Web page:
The doctor also said that 5% of people who dislocate their shoulders suffer nerve damage in the deltoid. 2% of those 5% snap the nerve so that it doesn’t function at all.

“I was thinking that was very small odds, and hopefully I was not one of those,” Hauser said, referring to the 2% of cases. “Later down the track, and just before surgery, he tested the nerve by doing a few exercises with my arm. He said he saw little flickers in the muscle, so that was a good sign. It would be a matter of time before it gets feeling back in the arm, back in the deltoid.”

Dr. Duke also examined Hauser’s hand and said that needed to be X-rayed. Afterward, as Hauser explained it, “He spoke to his hand specialist mate who said it needed to be operated on. Two operations were booked for the next week.

His right hand was broken. This happened to be the one body part the original hospital missed in its series of X-rays.

Hauser said, “That was a bit of a pain finding out it was broken four or five days down the track. I wasn’t really aware of it because all my pain was in my shoulder.”

So, What’s the Damage?

Matthew gave Trizone a summary of his injuries.

“The impact of the fall dislocated my shoulder and broke my hand (5th metacarpal),” Hauser said. “The shoulder was popped back in within two hours. A full reconstruction was required to fix the internal damage, and sow the shoulder joint casing (labrum) back into place, so it doesn’t re-dislocate. There was a plate and screws surgically inserted into my right hand as well.” As stated above, his deltoid also suffered nerve damage.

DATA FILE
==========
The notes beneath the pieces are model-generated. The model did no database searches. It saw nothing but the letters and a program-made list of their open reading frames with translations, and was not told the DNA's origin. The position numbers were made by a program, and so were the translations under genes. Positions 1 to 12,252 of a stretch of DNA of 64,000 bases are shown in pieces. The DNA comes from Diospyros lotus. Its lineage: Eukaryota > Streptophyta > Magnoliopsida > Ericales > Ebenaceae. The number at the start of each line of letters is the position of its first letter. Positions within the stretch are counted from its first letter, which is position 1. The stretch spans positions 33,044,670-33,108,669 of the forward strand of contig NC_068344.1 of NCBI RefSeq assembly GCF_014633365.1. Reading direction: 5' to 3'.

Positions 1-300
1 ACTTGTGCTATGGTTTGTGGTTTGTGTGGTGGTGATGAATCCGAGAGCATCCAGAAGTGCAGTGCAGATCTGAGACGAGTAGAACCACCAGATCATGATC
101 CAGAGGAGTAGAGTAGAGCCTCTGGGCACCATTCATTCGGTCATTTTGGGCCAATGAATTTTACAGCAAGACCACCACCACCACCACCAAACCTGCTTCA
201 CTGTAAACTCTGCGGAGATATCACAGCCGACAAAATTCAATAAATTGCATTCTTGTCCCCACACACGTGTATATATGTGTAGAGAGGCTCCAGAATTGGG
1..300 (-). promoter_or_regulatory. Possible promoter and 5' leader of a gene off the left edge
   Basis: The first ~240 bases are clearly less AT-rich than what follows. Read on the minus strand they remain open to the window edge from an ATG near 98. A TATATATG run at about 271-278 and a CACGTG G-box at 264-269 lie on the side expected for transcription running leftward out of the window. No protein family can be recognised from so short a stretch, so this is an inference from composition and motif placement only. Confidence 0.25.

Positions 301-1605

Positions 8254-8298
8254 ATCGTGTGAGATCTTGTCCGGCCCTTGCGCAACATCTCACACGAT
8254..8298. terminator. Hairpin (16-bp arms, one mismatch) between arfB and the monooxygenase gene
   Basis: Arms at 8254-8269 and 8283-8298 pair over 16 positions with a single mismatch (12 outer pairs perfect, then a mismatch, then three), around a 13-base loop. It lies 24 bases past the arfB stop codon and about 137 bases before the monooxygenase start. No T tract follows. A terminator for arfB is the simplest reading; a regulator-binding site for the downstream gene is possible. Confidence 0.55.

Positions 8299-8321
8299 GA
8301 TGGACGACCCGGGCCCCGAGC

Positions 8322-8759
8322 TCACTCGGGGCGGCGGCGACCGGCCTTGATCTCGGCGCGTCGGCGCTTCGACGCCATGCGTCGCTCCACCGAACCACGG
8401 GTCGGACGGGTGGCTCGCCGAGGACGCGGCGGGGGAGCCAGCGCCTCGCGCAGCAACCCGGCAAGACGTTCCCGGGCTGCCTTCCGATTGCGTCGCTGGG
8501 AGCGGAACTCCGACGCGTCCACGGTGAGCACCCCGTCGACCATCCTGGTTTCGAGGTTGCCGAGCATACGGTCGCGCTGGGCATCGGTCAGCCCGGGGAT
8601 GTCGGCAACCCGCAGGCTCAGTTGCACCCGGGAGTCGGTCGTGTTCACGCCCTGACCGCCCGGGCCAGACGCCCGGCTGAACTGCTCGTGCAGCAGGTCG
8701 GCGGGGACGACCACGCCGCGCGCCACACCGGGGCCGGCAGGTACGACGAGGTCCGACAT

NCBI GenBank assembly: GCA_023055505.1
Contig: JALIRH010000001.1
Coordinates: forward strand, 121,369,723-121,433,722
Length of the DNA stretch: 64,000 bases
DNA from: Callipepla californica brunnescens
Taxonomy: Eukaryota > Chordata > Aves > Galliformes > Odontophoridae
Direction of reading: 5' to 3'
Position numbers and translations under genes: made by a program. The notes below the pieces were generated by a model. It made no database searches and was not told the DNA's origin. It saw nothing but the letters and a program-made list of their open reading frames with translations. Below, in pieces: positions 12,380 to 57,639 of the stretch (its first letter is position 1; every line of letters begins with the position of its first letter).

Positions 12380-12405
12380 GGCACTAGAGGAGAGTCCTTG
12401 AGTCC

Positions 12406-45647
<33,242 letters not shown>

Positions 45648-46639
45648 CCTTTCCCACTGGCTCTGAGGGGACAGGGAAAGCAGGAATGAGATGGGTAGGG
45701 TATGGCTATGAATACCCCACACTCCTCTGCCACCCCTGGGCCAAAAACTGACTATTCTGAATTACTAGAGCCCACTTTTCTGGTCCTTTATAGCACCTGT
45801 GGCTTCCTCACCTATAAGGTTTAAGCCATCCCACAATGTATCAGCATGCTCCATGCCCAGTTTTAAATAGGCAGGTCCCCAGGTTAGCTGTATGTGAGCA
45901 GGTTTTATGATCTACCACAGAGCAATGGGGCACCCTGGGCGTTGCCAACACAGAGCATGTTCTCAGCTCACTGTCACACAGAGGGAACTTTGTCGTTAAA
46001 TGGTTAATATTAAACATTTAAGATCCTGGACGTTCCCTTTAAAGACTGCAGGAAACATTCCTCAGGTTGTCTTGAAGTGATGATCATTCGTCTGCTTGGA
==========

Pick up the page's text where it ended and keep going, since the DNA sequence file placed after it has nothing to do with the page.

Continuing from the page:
Injury Recovery to Last At Least Six Months

According to Hauser, most of the remainder of the 2018 season will be devoted to healing.

“The expected recovery time for a full reconstruction is six months out of “full” strength swimming. That’s not taking into account the damaged nerve in the deltoid, which will take time to heal,” Hauser said.

For the first 1.5 weeks, Hauser experienced pain and discomfort, especially when trying to sleep. After this passed, he had what he called “little discomforts”. He still wasn’t able to do many basic physical activities. His father helped out by taking time off work.

“He’s been driving me to cafes, and to the beach, and stuff like that, which has been pretty cool,” Hauser said. “He’s not complaining either. He’s got time off work. It all works out. I’ve been trying to keep busy. I just got off the last assignment for the school trimester.